Still the strongest season in history for Leafs freshmen was likely 1936-37. This was the first year in which NHL president Frank Calder provided a trophy for the league’s best rookie and Toronto players finished 1-2 in the voting. Syl Apps, having finished just one point back of Sweeney Schriner for the NHL scoring title, won the Calder Trophy. Gordie Drillon (who would win the scoring title the following year – the last Leaf ever to do so!) finished second. And if you don’t recognize the name of that guy who finished sixth in the Calder voting that year, it might be because you know him better as Turk Broda.

The Montreal Wanderers

This past weekend, various “this day in history” sources noted that December 10, 1924, marked the first “All-Montreal” game in NHL history. The Montreal Canadiens defeated the NHL’s new Montreal expansion team (who, as I mentioned two weeks ago, had no nickname at this point) 5-0 that day at the Mount Royal Arena. But, as my Society for International Hockey Research colleagues Todd Denault and Lloyd Davis noted on Facebook, this was actually the second “All-Montreal” game in NHL history. The first came on December 22, 1917.

Dec 22
Banner atop the sports page in The Toronto World, December 22, 1917.

On that date 99 years ago, on just the second night of action in NHL history, the Canadiens crushed the Montreal Wanderers 11-2. The Canadiens featured six future Hall of Famers in their nine-man lineup that night: Georges Vezina, Joe Hall, Joe Malone, Newsy Lalonde, Didier Pitre and Jack Laviolette. The Wanderers had two, both playing in their final season: Art Ross and Harry Hyland.

Dec 24
Accounts from the Montreal Gazette and the Toronto World, December 24, 1917.

Like its two star players, the Wanderers team was nearing the end of its time too. Art Ross (who was both player and manager) and owner Sam Lichtenhein had not been quiet about the fact that their team was undermanned heading into the inaugural NHL season. After winning just one of their first four games, the Wanderers were only too happy to bow out after fire destroyed the Montreal Arena on January 2, 1918.

Fiery times were nothing new to this franchise, which was born of trouble and died of trouble. They were often in the centre of any hockey storm.

The Wanderers were officially formed on December 1, 1903, when several key players from the Montreal Hockey Club broke ranks with the Montreal Amateur Athletic Association over the running of the team. These players enticed a few members of the Montreal Victorias to join them, and not only set up their own new team, but also formed a rival league to play in, breaking away from the Canadian Amateur Hockey League (the NHL of its day) to establish the Federal Amateur Hockey League.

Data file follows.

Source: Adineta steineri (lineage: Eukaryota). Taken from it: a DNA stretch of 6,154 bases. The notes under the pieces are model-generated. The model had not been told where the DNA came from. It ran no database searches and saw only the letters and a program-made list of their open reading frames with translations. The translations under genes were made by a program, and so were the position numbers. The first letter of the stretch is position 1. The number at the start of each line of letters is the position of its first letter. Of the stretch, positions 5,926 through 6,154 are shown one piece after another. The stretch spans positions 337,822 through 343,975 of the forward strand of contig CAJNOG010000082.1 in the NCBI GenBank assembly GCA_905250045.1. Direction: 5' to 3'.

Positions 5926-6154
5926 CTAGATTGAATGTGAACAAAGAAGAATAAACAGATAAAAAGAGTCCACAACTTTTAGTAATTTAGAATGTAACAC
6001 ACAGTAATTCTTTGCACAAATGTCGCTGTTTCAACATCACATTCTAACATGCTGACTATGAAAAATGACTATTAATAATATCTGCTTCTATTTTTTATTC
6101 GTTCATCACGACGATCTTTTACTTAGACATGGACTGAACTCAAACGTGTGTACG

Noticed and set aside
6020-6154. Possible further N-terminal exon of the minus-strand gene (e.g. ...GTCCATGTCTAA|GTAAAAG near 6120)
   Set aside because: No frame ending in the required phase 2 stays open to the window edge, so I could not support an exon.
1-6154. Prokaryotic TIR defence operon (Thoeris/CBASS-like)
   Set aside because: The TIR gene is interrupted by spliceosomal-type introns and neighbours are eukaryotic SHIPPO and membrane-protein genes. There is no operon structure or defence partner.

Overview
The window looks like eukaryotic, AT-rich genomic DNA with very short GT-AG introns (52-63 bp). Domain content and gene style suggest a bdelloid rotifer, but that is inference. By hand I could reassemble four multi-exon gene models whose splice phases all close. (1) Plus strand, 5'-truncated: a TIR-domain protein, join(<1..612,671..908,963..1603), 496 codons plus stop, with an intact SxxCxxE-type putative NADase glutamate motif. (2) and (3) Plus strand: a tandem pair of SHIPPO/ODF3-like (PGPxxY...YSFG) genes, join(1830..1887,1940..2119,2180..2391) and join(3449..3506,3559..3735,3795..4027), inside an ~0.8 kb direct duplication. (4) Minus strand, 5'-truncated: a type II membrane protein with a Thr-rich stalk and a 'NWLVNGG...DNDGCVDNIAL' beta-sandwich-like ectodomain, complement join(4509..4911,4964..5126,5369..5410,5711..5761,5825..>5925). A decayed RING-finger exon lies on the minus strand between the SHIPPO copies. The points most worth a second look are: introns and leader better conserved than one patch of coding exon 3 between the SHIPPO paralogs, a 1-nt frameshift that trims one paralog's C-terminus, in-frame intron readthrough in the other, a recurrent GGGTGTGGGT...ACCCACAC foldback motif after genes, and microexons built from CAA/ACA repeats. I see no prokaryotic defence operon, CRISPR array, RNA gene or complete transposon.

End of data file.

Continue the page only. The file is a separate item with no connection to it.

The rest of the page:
Dec 1
Accounts of the formation of the FAHL and the Wanderers in the
Winnipeg Tribune
on December 1, 1903 and the Montreal Gazette on December 2.

In reading about the early history of the Wanderers, you’re likely to come across stories about how they chose their name because they intended to wanderer across Canada, playing challenges for the Stanley Cup. I have my doubts about that!

For one thing – and all their players would have known this! – once the Wanderers became Stanley Cup champions (which they soon would), they would be entitled to host those challenges at home. For another, there was plenty of newspaper coverage of their story all across the country and none of the players were even willing to discuss what had led to their break with the Montreal AAA. Even if they felt their new team was championship material, they don’t seem like the types to have bragged about it so openly. Also, “Wanderers” was already a popular team name in English soccer. It’s thought to have started with teams that had no clear home base and played mainly as travelling clubs. The hockey Wanderers always intended to call Montreal home, but perhaps the name appealed to the players for the somewhat renegade status it would give to their breakaway club.

It certainly seems that no matter who owned the Wanderers, or who played for them, the team was always a maverick. In their not quite 15 seasons of existence, the Wanderers were involved in the formation of at least four new hockey leagues, and as many as six depending on how you choose to count a couple of name changes. After winning the Stanley Cup in 1905-06, they became the first team in Canada to openly pay for players in a sport that was supposed to be strictly amateur. Their part in the formation of the National Hockey Association (forerunner of the NHL) is explained in great detail in my biography Art Ross: The Hockey Legend who Built the Bruins and in my novel Hockey Night in the Dominion of Canada so I won’t go into it here. (If you haven’t read them, why not?!?)

Team
The Montreal Wanderers of 1911-12 from Art Ross: The Hockey Legend
Who Built the Bruin (photograph courtesy of the Ross family).

After Stanley Cup championships in 1906, 1907, 1908 and 1910, the Wanderers began to fall on hard times during World War I, as did several other professional hockey teams. The team was losing money, and clearly, re-forming the NHA as the NHL was not going to help the Wanderers any. The fire that destroyed the Montreal Arena came at a pretty convenient time for them.

Was it too convenient?